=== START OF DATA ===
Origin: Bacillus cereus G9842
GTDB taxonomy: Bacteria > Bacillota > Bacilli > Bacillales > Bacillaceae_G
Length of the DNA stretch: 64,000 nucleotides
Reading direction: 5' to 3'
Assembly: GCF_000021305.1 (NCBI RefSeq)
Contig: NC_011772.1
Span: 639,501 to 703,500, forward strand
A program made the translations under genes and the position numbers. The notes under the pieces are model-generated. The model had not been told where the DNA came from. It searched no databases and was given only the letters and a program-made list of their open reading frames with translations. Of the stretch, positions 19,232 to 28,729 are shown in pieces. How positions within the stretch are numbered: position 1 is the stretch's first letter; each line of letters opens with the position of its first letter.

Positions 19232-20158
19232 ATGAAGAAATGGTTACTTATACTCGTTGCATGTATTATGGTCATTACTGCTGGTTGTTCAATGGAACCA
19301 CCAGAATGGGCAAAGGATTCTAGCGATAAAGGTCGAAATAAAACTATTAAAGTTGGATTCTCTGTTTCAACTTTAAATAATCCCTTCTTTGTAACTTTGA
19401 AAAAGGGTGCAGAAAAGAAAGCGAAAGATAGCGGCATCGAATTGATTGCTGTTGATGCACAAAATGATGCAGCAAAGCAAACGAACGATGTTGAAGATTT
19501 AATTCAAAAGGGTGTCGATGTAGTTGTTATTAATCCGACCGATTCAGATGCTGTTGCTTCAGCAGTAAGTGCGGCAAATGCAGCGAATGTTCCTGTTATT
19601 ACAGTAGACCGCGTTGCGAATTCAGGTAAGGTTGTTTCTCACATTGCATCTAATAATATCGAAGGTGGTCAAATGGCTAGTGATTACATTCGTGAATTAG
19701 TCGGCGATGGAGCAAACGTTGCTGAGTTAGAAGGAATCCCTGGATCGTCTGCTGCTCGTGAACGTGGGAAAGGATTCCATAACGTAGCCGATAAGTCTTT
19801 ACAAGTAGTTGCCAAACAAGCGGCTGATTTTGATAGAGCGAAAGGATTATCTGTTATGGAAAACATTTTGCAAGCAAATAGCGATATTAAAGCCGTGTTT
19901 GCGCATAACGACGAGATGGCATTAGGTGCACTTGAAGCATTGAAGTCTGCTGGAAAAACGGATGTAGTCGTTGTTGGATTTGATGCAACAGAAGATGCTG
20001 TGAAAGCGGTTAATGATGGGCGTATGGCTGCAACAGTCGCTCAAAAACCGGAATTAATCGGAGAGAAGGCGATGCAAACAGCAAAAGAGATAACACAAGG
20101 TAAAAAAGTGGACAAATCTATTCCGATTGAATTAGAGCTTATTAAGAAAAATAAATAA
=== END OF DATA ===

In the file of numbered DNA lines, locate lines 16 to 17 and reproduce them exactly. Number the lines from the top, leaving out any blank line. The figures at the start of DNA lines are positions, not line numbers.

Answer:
19801 ACAAGTAGTTGCCAAACAAGCGGCTGATTTTGATAGAGCGAAAGGATTATCTGTTATGGAAAACATTTTGCAAGCAAATAGCGATATTAAAGCCGTGTTT
19901 GCGCATAACGACGAGATGGCATTAGGTGCACTTGAAGCATTGAAGTCTGCTGGAAAAACGGATGTAGTCGTTGTTGGATTTGATGCAACAGAAGATGCTG